Use the new "Multiply" layer to fill in your basic areas of color. I would recommend the Select, Fill & Fix method. On the original lower layer, select an area of your drawing with the magic wand tool, then (keeping the area selected) click on your new layer, ie. the coloring layer. You can now click on "Edit" and then "Fill" and the selected area will fill with whatever color you currently have selected. Then you can zoom in and use the brush tool to fix the details, or to get areas that the magic wand missed.

You can also just use the brush tool and paint it in that way. Make sure you're coloring on the correct layer; don't color on your original bottom layer.

Step 4: The Shadow Layer!

Sounds pretty menacing, huh? So now open a new layer (go to the Layers window and click on the arrow to get a new layer - This will be a "Normal" layer, so you don't need to choose "Multiply"). I call this one "the shadow layer."

After creating this new shadow layer, go click on the original bottom layer of your drawing, and use the magic wand tool to select the things you don't want shadowed. For example, in my Grievous drawing, I selected his eyes and the white background. Then click on your new shadow layer (which should be above the color layer) and in the menu go to "Select" to "Inverse." Now make sure you have black (or a dark color of your choosing) in your top color box and go "Edit" to "Fill" and that should give you a nice layer of black, like the example shown above.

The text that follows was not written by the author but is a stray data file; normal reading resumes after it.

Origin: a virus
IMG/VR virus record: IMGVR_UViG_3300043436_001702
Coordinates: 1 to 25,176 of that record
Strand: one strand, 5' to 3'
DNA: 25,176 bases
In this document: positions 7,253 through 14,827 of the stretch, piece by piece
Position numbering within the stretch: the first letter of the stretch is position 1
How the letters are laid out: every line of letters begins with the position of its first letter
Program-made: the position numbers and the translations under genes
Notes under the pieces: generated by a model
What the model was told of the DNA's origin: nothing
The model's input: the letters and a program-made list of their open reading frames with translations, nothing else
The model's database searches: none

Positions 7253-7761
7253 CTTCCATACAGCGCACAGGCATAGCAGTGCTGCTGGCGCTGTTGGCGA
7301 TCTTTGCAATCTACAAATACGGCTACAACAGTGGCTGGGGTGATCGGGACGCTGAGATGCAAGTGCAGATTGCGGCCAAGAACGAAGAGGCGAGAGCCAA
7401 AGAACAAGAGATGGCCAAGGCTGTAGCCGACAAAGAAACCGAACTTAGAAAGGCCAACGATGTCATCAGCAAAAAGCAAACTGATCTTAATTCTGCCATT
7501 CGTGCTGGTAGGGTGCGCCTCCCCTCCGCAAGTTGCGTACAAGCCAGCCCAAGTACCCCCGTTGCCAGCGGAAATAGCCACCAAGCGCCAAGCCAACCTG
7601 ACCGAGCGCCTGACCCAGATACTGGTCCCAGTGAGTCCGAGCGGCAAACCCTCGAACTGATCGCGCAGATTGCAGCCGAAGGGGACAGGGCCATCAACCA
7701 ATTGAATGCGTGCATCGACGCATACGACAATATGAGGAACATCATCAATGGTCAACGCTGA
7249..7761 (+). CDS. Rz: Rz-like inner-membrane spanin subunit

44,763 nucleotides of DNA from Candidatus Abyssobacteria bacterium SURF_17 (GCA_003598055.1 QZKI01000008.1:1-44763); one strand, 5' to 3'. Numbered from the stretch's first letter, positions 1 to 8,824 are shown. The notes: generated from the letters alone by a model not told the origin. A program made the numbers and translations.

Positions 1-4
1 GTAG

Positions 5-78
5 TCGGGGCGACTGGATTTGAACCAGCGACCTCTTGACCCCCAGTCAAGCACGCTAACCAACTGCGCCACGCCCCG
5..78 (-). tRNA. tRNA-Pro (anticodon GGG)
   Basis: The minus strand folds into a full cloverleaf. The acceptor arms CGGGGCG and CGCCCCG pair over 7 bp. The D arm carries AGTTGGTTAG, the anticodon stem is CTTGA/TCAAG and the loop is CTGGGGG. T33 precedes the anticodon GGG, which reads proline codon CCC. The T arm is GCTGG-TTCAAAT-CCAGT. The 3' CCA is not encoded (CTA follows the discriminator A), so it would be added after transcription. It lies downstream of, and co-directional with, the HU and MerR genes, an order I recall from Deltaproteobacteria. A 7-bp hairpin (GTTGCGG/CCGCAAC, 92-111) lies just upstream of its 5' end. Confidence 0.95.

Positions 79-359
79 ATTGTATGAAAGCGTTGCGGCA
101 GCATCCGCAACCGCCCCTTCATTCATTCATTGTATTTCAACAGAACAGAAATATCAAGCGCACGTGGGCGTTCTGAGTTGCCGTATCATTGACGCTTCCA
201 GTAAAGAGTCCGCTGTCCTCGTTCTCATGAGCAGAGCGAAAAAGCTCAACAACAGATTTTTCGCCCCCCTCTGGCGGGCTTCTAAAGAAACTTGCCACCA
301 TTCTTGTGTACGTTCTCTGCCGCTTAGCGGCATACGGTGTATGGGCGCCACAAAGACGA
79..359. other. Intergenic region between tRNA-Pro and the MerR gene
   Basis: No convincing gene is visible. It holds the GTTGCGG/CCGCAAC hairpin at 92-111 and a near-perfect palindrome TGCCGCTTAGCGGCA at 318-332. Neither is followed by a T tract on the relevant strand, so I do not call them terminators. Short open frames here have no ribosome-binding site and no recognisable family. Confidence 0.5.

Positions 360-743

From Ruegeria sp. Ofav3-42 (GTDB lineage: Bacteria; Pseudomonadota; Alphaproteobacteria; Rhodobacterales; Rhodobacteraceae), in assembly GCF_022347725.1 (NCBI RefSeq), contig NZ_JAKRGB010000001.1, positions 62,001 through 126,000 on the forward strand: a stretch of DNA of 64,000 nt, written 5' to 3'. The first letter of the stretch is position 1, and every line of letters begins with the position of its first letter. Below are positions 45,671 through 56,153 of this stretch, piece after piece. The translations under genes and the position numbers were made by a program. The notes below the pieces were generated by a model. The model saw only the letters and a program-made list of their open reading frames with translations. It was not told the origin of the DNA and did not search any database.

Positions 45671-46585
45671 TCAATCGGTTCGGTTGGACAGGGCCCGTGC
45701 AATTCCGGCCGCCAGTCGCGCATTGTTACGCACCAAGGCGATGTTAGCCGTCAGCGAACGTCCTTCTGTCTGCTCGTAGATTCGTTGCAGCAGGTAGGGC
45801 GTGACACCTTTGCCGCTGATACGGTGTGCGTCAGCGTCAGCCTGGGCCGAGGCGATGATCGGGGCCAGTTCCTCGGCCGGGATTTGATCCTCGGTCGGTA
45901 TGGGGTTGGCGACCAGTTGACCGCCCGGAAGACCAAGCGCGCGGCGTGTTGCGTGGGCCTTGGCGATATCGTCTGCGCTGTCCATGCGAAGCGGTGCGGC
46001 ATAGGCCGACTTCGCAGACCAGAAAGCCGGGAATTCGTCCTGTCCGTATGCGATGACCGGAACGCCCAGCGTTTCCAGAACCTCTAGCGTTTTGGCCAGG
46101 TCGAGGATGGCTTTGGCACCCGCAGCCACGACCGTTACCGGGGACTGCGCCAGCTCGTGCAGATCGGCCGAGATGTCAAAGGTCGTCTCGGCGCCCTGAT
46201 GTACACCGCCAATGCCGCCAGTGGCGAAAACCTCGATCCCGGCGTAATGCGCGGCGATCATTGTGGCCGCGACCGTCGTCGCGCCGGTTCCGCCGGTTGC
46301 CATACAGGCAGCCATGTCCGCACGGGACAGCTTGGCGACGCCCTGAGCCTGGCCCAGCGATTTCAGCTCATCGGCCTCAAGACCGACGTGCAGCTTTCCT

Step 5: Adjust the opacity

You want to be able to see what you're doing, so adjust the opacity of your shadow layer -- Try moving it to 70% or somewhere in that neighborhood. You should see a sliding scale in the Layers window that allows you to do this.

Step 6: Show us the light!

Now, using the lasso tool or the eraser tool -- whichever you're comfortable with -- delete the areas of your shadow layer that represent light. Think of where your light source is, and imagine where light would be hitting your character(s). In my Grievous example, I placed the light source below and in front of him, as if he were standing over a lightsaber or a glowing ship console.

I like the sharp, animation-cell style of coloring, with dramatic differences between light and shadow. It's fun for me, plus I kind of like the cartooniness of it. Play around and see what style fits you -- You may want to try softer brushes to get a more gradual change. There are no rules. Just mess around and have fun with it. The beauty of Photoshop is you can make no mistakes; if you don't like something, just click on "Edit" and go to "Step Backwards."

Step 7: Adjust the opacity again, if ya want